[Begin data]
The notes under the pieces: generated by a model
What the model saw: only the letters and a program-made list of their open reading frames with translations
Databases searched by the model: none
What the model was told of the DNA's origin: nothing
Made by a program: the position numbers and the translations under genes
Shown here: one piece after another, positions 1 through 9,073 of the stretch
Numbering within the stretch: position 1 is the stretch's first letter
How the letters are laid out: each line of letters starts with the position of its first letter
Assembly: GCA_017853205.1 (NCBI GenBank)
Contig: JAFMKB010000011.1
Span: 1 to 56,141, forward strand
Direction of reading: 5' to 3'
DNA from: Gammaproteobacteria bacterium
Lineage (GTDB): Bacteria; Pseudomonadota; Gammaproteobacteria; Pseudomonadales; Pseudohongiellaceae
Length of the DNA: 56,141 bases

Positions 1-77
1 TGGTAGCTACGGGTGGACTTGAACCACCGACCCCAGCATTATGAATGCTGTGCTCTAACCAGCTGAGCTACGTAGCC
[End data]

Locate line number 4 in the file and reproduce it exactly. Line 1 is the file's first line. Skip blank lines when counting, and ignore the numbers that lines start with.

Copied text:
What the model was told of the DNA's origin: nothing